Surviving are two sisters, Mrs. Minta HOLEMAN, of this city, and Mrs. Charles PIERSON, of South Bend, two brothers, Marian CARTER, Detroit, and B. A. CARTER, Whiting, two daughters, Mrs. ZEINER and Mrs. James THRUSH, of Knox, and one son, Ausma ROBBINS of South Bend.
The body was brought to Rochester Tuesday. Funeral services from the residence of Mrs. Minta Holeman, Ninth and Jefferson streets, Wednesday afternoon at 2:30 o'clock, Rev. Noah McCOY in charge. Burial at Citizen's cemetery.

Martin V. KEPLER, 77, died at his home here at 11 o'clock Monday evening a victim of old age and complications. He had been a resident of this city for many years and was well known over the entire community.
Martin V. Kepler was born in Preble county, Ohio, October 11, 1845, a son of Jonothan and Rebecca KEPLER. When he had reached the age of eight years he moved with his parents to Miami county.
On March 12th, 1867 he was united in marriage to Martha Jane HOOVER, who preceded him. To this union was born seven children, three of whom are dead.
Surviving are three sons, Charles K. [KEPLER] and James F. KEPLER, of this city, Jonothan L. KEPLER, of Swayzee, one daughter, Mrs. Rebecca WOLFRED, of Logansport, four sisters, Mrs. Mary BAINE of Michigan City, Mrs. Julia YIKE, Rochester and Mrs. Margaret STAUFFER of Mexico and Mrs. Elizabeth BAINE, of Missouri, nine grandchildren and one great-grandchild.
Funeral services from the home of his son James Kepler on Fourteenth, Wednesday afternoon at two o'clock, Rev. F. O. FRALEY in charge. Burial at I.O.O.F. cemetery.

Wednesday, March 7, 1923

Mrs. Niss PACKER received word Wednesday of the death of her brother, Ira BARNHART, which occurred at seven o'clock Tuesday eveing at his home in Gainesville, Texas as a result of a severe attack of pneumonia. Mr. Barnhart was born and reared in this community where he is well known.

Benjamin BRUCE, aged 77, a life long resident of Aubbeenaubbee township and a former treasurer and commissioner of Fulton county, died Monday at his home near Bruce Lake, a victim of old age and complications. Funeral services were held Wednesday afternoon at 1:00 o'clock, Rev. D. R. COBLE in charge.
Benjamin Bruce was born on the Bruce farm where he spent all of his life, October 12, 1845, a son of Jacob BRUCE. He took up the occupation of farming, which he followed all of his life.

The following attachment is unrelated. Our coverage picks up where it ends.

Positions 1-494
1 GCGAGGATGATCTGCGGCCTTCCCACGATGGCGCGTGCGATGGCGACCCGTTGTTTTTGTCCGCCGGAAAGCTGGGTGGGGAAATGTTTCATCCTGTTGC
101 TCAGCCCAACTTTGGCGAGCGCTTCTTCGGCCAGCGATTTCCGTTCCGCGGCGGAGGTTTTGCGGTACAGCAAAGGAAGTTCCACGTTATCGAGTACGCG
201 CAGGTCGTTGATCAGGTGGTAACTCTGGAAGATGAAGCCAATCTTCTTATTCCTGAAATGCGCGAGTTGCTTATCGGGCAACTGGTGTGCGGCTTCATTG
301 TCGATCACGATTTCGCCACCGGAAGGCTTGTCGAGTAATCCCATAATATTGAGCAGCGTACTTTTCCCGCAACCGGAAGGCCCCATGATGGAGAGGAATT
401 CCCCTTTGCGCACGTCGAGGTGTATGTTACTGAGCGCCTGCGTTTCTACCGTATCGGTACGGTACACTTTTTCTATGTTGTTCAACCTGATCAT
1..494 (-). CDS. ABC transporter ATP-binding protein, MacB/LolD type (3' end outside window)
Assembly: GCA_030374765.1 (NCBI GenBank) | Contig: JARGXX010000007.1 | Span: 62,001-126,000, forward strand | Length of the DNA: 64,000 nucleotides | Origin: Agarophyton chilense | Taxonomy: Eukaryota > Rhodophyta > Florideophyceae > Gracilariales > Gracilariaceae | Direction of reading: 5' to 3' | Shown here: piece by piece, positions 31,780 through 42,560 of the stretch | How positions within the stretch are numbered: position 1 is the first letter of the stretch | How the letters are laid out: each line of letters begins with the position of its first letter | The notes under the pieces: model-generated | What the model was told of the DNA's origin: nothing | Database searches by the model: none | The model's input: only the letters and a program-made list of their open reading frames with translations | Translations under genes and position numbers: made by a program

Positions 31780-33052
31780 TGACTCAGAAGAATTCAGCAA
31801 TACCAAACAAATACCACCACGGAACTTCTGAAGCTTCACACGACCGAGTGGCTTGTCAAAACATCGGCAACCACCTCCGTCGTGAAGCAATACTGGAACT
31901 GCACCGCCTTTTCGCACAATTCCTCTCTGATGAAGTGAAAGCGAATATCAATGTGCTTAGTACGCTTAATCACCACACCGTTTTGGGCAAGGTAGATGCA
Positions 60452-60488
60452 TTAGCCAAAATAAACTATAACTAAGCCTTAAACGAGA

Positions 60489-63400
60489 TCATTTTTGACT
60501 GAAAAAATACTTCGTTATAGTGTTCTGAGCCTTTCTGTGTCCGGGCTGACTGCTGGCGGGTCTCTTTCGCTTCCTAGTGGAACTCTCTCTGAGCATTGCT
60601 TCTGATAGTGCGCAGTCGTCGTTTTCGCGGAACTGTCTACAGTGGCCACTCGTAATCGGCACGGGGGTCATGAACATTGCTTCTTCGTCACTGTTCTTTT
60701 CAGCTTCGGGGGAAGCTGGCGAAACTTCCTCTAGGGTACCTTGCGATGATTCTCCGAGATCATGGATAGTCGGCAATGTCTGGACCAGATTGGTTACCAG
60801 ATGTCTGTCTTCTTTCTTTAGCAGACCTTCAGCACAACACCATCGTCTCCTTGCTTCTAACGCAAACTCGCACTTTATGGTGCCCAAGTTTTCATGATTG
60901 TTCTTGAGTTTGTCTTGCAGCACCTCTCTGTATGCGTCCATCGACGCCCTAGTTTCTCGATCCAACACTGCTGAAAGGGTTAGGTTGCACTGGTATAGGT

On October 1st, 1868 he was united in marriage to Mary Jane MOON. To this union were born four children, one of whom, Mrs. J. A. MISNER and the widow and one grandchild survive.
In 1890 he was a successful candidate on the democratic county ticket for treasurer and served one term, refusing to make the race a second time. A number of years later he was elected county commissioner serving one term in this office also.

David O. WALLACE, 69, well known Rochester, Richland and Culver merchant, died at 3:30 o'clock Wednesday morning at his home in this city following an illness of four years. Death was caused by complications.
David Wallace was born in Fulton county May 2, 1854. About 45 years ago he was united in marriage to Rebecca CONGER, who with the three children, Dee WALLACE, Mrs. Madge MYERS and Mrs. Lula WALLACE SCHOONER, the latter of Plymouth, one brother, George WALLACE of this city and a sister, Mrs. Ella CAMPBELL, of Hammond, survive. Mr. Wallace was engaged in business in Rochester, Culver and Richland Center during his life.
Funeral arrangements later.

Thursday, March 8, 1923

Those from out of town to attend the funeral of Mrs. Clarinda ROBBINS were Mr. and Mrs. Jim THRUSH and son, James [THRUSH], of Knox, Mr. and Mrs. John ZEHNER and son, Harold [ZEHNER], of Franklin Park, Illinois, Mr. and Mrs. Ansma ROBBINS, of South Bend, B. F. CARTER, of Pendleton, Mo., George CARTER of Indianapolis, Mr. and Mrs. Charles PEARSON and Mrs. Catherine BELT, of South Bend, and Mr. and Mrs. M. F. CARTER, of Detroit, Michigan.

Clarinda CARTER, daughter of Mr. and Mrs. George W. CARTER, Sr., was born August 4, 1849, near Rochester, Ind., and died March 5, 1923 at the home of her daughter, Mrs. J. F. ZEHNER, at Franklin Park, Ill., aged 73 years, 7 months and 1 day.
She united with the Baptist church where she remained a faithful member until death.
The 15th day of December, 1872 she was united in marriage to Harrison ROBBINS, who with three children preceded her in death. Surviving are three children, A. G. J. ROBBINS, South Bend; Mrs. James THRUSH, Knox, Ind.; and Mrs. J. F. ZEHNER of Franklin Park, Illinois. Surviving also are three sisters, Mrs. James MARTIN, Mrs. Mintie HOLEMAN both of Rochester, and Mrs. PEARSON of South Bend; four brothers, B. F. CARTER, Pendleton, Mo., G. W. CARTER, Indianapolis, M. F. CARTER, Detroit, Mich. and B. A. CARTER of Hammond, Ind; two grandchildren, Harold ZEHNER and James THRUSH.
The funeral was held from the home of her sister, Mrs. Mintie Holeman, in charge of the Rev. N. McCOY of the local United Brethren church assisted by Rev. W. J. NIVEN. Interment being made in the Citizens cemetery.

Friday, March 9, 1923

Jefferson PFAFF, 82, well known in Rochester having made hundreds of business trips here as a traveling salesman, is dead at his home in Noblesville. He was one of the oldest traveling salesmen in Indiana having been on the road for 40 years. He married a sister of Mark [KILLEN] and Harry KILLEN both formerly of this city. He is the grandfather of Miss Rosemary PFAFF a noted young singer of New York City.
He served three years in the Civil War as a member of Company A, 101st Indiana volunteer infantry. He was at times engaged in business in Indianapolis, Noblesville, Westfield, and Rochester. The funeral was held Friday afternoon.

Saturday, March 10, 1923

[no obits]

Monday, March 12, 1923